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Yes
 

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A Black 2019 N1k
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I considered it (Heal Tech). They claim you can do up-shifts from 2nd to 6th while under partial / full acceleration "well above idle" & down-shifts from 6th to 4th under partial de-acceleration "well above idle".

After some further research and consideration of my riding style, I decided not to proceed.

Quick Shifter easy (iQSE) - HealTech Electronics Ltd.
 

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I remember a few early generation bikes z1000/ninja 1000 that had damage to 4th gear. It was expensive to fix as this required dropping the engine and splitting the cases. I'm not saying it happened all the time, but enough for someone to remember. I also remember most of those people mentioning quick shifters. Dyno Jet, in particular.

The set up has to be done properly. I have no idea if that was accomplished. The 2020 ninja uses ride by wire, so it cant really be compared to the older bike regarding the quick shifter.

On the old bikes, for sure you can Install it and use it at your own risk. Kawasaki isnt going to warranty your aftermarket quick shifter if it tears up your transmission. Is there some level where you thought they would?
 

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Bob, I dont know if that's necessary, either. People have used them on all kinds and brands of bikes, ninja and z1000's too.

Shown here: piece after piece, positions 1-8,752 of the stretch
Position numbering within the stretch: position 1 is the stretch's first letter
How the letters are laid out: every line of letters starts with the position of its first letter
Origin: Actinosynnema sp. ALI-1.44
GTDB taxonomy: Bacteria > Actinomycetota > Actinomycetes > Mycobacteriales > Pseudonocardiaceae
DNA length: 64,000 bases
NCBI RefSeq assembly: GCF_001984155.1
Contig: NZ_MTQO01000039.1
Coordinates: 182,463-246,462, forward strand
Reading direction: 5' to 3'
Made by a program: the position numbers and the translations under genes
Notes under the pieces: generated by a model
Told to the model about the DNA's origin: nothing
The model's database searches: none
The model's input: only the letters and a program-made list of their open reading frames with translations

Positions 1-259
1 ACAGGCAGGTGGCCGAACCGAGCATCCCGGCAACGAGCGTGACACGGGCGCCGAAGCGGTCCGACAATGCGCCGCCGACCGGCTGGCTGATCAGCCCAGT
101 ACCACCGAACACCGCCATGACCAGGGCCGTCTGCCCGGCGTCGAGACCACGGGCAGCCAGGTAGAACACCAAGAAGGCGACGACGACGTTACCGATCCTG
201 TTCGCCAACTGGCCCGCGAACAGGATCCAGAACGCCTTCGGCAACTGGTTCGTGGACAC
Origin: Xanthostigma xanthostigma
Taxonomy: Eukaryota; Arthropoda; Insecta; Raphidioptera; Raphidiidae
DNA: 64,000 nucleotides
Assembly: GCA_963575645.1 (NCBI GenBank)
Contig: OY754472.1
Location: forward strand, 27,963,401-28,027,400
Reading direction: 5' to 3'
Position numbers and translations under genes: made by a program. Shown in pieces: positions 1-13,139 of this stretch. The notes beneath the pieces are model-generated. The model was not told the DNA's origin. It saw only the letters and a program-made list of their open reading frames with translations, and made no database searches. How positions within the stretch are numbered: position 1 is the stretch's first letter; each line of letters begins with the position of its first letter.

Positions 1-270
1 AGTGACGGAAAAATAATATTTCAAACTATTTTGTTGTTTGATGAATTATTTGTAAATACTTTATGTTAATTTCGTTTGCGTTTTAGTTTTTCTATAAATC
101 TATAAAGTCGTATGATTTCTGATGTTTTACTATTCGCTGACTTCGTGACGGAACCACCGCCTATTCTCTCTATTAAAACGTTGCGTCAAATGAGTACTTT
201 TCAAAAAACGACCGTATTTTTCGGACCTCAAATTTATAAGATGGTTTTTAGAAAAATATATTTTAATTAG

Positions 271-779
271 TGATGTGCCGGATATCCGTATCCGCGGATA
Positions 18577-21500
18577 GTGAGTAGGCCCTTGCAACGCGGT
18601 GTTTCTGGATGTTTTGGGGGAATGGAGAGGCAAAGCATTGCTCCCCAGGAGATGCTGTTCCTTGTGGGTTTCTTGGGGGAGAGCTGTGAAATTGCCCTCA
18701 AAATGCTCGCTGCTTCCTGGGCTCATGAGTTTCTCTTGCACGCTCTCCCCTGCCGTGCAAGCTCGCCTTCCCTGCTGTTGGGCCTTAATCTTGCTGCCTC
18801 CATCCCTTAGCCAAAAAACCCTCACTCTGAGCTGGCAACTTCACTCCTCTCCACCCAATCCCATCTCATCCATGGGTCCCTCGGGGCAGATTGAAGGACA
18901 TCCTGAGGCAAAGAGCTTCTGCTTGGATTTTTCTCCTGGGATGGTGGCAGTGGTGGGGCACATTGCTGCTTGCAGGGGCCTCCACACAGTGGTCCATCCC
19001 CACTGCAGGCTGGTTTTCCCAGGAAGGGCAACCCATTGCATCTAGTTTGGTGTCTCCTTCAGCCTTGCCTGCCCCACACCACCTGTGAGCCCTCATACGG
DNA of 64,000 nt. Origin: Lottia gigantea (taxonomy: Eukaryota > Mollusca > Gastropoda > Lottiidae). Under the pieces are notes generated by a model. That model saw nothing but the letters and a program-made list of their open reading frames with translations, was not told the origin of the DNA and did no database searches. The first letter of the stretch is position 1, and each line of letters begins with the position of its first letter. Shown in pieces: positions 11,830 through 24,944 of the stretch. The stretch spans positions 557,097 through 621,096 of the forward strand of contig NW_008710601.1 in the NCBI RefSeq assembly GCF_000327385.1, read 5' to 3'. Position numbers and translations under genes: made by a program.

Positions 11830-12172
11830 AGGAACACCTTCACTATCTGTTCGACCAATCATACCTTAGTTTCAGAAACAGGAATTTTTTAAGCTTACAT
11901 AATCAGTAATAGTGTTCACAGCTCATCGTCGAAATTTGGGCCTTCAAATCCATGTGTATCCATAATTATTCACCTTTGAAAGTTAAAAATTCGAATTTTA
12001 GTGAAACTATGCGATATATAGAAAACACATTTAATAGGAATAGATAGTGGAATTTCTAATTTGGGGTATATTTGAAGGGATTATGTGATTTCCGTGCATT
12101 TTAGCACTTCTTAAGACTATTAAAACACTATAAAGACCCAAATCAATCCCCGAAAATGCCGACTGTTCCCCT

I cant even explain how many times I've had it in my basket, ready to hit "buy". I THINK a lot of the damage has to do with misuse. If its dialed in to shift at 10,000 rpm, you cant really use it at 5000rpm. The cut times will be wrong. But, if I'm wrong, it really sucks to fix it.

That's where I can argue with myself because if it's set up correctly, and all works well, it's no different than a regular shift. I love mods as much as anyone, and I would love to have one, but for me, the risk-reward isnt enough. You might not feel that way. I think the "HM" brand is the one to have, if you get one.
 

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Discussion Starter #9
Bob, I dont know if that's necessary, either. People have used them on all kinds and brands of bikes, ninja and z1000's too.

I cant even explain how many times I've had it in my basket, ready to hit "buy". I THINK a lot of the damage has to do with misuse. If its dialed in to shift at 10,000 rpm, you cant really use it at 5000rpm. The cut times will be wrong. But, if I'm wrong, it really sucks to fix it.

That's where I can argue with myself because if it's set up correctly, and all works well, it's no different than a regular shift. I love mods as much as anyone, and I would love to have one, but for me, the risk-reward isnt enough. You might not feel that way. I think the "HM" brand is the one to have, if you get one.
thanks, think I'll wait until a 2020 or newer N1K